In other Hillary news, one of her supporters, David Brock, is heading a new Super PAC called Correct The Record (CTR), which will employ online trolls at the cost of $1m to ‘correct’ Bernie Sanders’s supporters in social media comments. Obama’s 2008 campaign team were the first to use this bullying technique. Oh, my. Who can forget how down and dirty they were?

Clinton voters point to Bill’s stellar presidency and how wonderful it was having a first lady who was a lawyer. Millions of other Americans did not share their enthusiasm, but having Bob Dole as the lacklustre Republican candidate in 1996 effectively swept Bill into office for a second term.

After they left office — and ‘they’ is no mistake — warm, fuzzy memories lived on in voters’ minds. So, when Hillary became a New York senator, her fans cheered. However, when she lost to Obama in 2008, they fractured. Some went to Obama, but the rest broke off to support either John McCain (and, later, Mitt Romney) or the Green Party. As they left the Democratic Party and became unaffiliated, they started researching their former heroine’s background. What they discovered wasn’t pretty.

A Bernie Sanders supporter has an interesting site called Won’t Vote Hillary which lists a number of reasons — greater and lesser — as to why not.

Unless I missed it, one hasn’t made the list: her smoothing over New York mayor Bill de Blasio’s racist joke at an event on April 10. The New York Daily News reported:

Their big moment became a big blunder when a tasteless joke — built off the stereotype that black people are chronically late — fell flat.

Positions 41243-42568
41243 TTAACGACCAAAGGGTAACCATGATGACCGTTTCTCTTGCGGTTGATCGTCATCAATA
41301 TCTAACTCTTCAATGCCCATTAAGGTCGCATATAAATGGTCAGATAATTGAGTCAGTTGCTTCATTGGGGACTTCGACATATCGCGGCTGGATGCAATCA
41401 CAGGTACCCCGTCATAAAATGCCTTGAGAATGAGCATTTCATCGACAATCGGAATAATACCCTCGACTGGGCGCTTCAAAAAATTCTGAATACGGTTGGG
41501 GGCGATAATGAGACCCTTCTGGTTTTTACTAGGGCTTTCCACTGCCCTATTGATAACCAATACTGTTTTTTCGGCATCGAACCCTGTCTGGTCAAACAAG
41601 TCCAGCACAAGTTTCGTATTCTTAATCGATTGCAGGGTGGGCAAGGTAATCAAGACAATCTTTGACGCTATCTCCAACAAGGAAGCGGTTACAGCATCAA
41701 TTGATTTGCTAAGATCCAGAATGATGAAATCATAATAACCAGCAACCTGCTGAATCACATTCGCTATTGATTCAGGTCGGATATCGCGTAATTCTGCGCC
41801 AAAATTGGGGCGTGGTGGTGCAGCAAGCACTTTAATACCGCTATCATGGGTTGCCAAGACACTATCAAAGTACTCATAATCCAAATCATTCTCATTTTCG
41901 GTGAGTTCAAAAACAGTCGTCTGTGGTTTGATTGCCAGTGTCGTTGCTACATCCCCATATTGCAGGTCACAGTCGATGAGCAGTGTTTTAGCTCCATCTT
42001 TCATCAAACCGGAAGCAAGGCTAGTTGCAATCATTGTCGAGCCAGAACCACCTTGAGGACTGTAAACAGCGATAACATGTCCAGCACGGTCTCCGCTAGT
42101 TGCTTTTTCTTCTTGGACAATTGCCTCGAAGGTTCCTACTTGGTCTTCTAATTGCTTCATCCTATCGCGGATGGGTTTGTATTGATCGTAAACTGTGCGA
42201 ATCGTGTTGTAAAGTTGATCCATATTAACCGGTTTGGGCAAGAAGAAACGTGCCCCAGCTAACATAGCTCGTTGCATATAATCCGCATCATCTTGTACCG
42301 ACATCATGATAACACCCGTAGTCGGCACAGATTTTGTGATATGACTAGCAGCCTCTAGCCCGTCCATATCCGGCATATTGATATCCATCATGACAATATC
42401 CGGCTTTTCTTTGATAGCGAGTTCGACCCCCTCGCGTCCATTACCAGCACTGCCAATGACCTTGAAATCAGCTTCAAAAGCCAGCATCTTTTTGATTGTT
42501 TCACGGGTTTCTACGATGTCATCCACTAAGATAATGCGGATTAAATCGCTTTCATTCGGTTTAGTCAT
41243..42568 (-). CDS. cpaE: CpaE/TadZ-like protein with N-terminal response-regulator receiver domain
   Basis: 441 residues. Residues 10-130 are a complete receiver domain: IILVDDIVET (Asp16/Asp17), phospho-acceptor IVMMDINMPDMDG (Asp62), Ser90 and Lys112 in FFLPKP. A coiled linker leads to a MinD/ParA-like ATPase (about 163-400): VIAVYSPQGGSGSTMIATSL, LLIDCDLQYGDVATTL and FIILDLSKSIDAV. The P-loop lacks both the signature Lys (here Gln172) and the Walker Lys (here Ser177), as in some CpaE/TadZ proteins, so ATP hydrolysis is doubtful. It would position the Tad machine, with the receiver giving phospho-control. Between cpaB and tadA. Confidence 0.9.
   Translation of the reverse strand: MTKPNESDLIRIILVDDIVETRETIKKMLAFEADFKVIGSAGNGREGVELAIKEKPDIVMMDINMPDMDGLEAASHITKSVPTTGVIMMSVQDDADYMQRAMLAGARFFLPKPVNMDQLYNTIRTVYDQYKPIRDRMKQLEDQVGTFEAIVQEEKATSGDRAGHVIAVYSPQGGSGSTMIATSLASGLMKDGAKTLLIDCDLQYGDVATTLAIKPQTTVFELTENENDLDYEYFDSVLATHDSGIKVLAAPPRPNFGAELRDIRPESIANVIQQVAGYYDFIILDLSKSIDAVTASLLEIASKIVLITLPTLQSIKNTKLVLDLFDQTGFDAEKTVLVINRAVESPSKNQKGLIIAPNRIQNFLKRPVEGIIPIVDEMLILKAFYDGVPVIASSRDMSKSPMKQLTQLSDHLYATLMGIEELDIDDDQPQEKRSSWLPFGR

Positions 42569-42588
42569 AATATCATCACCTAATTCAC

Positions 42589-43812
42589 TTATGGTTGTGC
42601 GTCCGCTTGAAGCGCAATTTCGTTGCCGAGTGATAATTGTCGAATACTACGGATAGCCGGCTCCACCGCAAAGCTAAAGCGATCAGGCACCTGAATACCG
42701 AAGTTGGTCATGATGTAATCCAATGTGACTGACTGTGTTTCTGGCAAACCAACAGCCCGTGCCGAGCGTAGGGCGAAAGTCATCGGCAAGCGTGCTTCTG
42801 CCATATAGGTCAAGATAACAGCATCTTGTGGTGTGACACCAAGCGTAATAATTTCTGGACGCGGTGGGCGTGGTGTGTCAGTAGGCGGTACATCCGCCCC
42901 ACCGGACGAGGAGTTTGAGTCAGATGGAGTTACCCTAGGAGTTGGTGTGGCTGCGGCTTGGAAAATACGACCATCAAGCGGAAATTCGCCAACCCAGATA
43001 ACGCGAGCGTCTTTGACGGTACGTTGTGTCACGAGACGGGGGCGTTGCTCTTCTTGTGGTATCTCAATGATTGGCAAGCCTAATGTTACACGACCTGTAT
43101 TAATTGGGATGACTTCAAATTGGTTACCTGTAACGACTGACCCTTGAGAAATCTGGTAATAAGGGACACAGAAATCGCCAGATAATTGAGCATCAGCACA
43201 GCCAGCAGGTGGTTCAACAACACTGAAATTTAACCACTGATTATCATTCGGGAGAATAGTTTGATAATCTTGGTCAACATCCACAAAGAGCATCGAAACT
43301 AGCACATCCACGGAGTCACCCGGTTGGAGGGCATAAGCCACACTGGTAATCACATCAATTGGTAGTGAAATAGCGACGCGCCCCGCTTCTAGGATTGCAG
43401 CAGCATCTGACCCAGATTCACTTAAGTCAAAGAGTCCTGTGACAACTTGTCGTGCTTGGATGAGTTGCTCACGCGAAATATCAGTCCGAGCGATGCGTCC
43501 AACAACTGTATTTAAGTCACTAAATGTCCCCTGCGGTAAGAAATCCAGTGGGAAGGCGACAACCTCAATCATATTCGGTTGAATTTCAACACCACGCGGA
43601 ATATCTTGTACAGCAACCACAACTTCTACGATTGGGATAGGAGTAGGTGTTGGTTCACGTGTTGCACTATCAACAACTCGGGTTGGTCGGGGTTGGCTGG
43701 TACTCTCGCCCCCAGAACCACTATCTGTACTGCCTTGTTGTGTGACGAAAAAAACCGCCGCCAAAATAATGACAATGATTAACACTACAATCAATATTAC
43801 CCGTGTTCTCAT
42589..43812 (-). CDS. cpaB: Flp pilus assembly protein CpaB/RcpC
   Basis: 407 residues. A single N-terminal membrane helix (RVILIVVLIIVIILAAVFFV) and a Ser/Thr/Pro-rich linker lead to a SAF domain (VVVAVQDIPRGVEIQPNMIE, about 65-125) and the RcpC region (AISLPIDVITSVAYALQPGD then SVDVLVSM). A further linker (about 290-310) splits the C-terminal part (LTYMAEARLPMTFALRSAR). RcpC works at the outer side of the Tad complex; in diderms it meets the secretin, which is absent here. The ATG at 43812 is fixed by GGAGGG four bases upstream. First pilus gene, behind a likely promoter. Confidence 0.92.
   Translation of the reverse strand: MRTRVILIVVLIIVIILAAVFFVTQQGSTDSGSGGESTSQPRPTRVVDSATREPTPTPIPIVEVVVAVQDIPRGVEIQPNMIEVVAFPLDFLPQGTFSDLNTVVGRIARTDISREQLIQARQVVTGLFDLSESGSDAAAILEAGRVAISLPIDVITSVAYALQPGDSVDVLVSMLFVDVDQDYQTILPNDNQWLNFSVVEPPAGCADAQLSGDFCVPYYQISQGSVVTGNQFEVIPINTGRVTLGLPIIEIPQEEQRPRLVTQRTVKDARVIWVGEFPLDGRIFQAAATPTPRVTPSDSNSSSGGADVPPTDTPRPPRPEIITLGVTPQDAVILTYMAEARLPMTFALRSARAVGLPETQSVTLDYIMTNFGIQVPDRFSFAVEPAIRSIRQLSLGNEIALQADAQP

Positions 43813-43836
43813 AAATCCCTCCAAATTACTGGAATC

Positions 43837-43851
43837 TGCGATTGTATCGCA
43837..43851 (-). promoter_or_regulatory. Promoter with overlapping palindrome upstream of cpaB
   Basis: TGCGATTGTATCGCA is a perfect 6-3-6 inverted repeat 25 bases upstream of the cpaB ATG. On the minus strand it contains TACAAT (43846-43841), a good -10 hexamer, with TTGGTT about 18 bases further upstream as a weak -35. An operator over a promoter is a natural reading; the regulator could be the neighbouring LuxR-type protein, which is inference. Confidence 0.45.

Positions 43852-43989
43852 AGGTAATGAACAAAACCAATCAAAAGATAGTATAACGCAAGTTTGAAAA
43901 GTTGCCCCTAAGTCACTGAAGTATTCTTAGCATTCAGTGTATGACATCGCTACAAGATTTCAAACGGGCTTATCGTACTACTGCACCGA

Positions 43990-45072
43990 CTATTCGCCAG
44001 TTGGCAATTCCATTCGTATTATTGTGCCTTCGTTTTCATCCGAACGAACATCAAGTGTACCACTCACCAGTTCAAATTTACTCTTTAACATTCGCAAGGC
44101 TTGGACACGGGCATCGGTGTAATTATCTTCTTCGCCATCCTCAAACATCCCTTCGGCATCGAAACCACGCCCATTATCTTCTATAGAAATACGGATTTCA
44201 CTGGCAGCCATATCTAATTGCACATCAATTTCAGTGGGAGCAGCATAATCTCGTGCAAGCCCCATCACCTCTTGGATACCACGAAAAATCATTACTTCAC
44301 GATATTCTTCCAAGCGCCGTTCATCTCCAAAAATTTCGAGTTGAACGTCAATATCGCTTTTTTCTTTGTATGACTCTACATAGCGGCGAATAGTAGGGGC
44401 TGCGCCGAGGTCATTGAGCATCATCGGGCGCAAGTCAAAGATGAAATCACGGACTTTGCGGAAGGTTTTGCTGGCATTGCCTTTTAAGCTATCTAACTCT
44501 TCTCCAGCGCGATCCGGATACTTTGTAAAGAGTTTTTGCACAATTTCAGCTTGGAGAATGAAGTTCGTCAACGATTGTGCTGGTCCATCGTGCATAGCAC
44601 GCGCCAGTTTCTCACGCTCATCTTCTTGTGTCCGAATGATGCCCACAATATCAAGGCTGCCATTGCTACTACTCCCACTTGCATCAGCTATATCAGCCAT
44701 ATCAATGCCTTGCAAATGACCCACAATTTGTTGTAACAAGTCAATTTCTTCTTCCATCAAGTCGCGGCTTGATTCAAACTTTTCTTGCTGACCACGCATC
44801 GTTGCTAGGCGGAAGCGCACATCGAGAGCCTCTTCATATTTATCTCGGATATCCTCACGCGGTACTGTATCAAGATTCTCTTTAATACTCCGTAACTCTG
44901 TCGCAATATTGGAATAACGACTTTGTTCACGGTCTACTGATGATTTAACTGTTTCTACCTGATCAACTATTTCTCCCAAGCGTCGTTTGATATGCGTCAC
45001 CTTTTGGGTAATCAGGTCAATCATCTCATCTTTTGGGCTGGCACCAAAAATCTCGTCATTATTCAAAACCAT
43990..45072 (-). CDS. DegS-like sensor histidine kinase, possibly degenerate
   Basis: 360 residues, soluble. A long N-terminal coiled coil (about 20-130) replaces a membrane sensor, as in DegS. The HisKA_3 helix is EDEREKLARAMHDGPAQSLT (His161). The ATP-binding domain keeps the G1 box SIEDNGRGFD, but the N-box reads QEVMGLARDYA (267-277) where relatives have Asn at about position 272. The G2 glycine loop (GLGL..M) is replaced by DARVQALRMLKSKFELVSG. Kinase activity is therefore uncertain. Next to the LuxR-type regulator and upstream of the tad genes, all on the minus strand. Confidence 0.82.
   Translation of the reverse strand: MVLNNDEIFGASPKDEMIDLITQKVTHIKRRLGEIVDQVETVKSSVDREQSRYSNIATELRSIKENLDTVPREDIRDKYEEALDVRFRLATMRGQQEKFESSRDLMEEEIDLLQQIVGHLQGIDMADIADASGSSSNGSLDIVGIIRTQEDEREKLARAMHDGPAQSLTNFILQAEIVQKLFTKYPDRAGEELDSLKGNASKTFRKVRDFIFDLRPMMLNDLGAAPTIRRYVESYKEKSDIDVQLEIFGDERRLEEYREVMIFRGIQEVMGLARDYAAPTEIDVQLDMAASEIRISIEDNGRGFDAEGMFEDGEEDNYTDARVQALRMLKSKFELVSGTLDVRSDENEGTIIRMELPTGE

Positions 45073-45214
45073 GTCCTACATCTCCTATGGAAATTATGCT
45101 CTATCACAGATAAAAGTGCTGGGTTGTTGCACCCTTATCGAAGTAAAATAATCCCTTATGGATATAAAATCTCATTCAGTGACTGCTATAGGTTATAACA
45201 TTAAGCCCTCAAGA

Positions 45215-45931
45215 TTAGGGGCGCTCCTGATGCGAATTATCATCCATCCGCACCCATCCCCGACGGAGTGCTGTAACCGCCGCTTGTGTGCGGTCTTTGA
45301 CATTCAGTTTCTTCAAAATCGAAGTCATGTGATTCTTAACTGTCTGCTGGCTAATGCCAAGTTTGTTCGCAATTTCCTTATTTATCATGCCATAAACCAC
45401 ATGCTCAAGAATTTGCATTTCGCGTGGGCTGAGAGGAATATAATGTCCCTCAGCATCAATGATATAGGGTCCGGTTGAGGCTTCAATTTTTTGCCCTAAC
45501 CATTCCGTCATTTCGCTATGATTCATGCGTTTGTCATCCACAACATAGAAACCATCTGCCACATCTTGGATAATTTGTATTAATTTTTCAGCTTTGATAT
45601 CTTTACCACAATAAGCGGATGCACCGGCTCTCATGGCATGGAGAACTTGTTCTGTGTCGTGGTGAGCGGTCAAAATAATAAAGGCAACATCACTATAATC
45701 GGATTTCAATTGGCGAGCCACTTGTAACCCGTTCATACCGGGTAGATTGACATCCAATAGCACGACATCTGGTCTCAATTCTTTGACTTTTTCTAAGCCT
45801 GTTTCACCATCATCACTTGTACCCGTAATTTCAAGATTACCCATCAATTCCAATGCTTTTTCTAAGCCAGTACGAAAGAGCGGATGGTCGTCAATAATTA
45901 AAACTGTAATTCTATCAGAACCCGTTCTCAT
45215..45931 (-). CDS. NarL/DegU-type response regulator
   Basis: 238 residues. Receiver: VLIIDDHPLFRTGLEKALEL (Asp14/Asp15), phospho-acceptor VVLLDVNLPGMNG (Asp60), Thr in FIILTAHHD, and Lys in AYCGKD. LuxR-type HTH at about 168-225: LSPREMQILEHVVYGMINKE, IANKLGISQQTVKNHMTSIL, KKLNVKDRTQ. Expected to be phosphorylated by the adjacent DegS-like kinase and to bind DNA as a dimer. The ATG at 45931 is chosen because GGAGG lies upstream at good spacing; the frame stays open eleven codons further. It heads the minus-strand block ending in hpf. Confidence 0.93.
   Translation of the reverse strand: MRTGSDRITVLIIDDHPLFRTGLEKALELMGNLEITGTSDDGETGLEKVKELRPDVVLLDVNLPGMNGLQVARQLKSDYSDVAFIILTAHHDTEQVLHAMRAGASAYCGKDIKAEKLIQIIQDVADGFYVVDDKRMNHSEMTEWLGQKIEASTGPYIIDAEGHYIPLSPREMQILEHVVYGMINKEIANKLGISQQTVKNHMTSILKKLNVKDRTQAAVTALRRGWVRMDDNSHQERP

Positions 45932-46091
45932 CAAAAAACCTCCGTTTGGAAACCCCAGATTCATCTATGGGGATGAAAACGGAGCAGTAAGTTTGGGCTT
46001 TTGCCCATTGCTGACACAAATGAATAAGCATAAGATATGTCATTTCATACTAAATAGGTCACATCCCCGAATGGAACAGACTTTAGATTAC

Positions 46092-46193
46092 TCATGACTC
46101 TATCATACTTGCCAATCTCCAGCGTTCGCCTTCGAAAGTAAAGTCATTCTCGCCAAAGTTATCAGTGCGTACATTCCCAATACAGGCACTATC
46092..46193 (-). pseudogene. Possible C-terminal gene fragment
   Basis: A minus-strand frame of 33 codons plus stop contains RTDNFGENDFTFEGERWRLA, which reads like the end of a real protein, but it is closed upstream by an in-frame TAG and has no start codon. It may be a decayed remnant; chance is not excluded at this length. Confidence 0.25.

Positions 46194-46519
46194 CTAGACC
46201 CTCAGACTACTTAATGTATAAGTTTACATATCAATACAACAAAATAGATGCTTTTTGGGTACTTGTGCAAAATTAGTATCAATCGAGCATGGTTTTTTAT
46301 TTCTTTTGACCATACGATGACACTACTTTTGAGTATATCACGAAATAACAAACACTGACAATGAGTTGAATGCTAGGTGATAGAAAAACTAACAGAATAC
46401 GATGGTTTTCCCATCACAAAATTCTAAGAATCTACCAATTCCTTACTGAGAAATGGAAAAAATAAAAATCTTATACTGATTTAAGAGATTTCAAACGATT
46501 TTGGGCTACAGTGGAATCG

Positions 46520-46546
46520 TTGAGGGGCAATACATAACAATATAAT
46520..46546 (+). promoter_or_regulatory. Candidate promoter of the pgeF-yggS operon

“Thanks for the endorsement. Took you long enough,” Clinton deadpanned.  

“Sorry, Hillary. I was running on C.P. Time,” de Blasio replied, riffing on the phrase “colored people time,” meaning always late.

When the event’s compère, black actor Leslie Odom Jr, objected, Clinton said:

“’Cautious Politician Time.’ I’ve been there.”

The New York Post has the video clip with subtitles.

Can you imagine if Donald Trump had been involved in a tasteless skit like that? The media would still be talking about it.

There are serious questions Hillary’s current supporters need to ask themselves about her candidacy. Why have questionable ethics been at the forefront throughout her career? What is her end game?

The compelling videos below provide those questions — and answers — against Hillary.

White House questions

The ‘Anonymous’ video below is 25 minutes long. In a simple and straightforward manner, it covers the many Clinton scandals from Bill’s time in the White House to Hillary’s time as Obama’s Secretary of State through to the present day. Benghazi (‘What does it matter?’) starts at the 16:00 mark:

Hillary’s 2016 campaign and the Clinton Foundation are also discussed. This is well worth watching, because seeing all these scandals and unethical activity bundled together makes the case against Hillary all the more powerful.

Arkansas questions

Two other videos raise ethical and criminal issues concerning the Clintons from their Arkansas days through to the campaign for the presidency in 1992.

Both feature interviews with a one-time Clinton insider, Larry Nichols, who eventually disassociated himself from the couple.

The Clinton Chronicles is nearly 90 minutes long and explores the couple’s shaky ethics at the Rose Law Firm in Little Rock and later when Bill was Arkansas governor:

It’s shocking and, as the notice says at the beginning of the film, is intended for mature audiences only.

The next film is 33 minutes long and was made last year. In it, Nichols discusses the past and present. He says that, 30 years ago, the Clintons devised their 1986 Plan, which ultimately involves Bill becoming the Secretary General of the United Nations. If he achieved that power and if Hillary were President of the United States at the same time, they would accomplish their goal of being the most powerful couple in the world:

Nichols cautions against voters being taken in by Hillary’s attempt to position herself as the underdog in her campaign. She is anything but. He also says that the New York Times — knowingly or unknowingly — serves as a PR machine for her.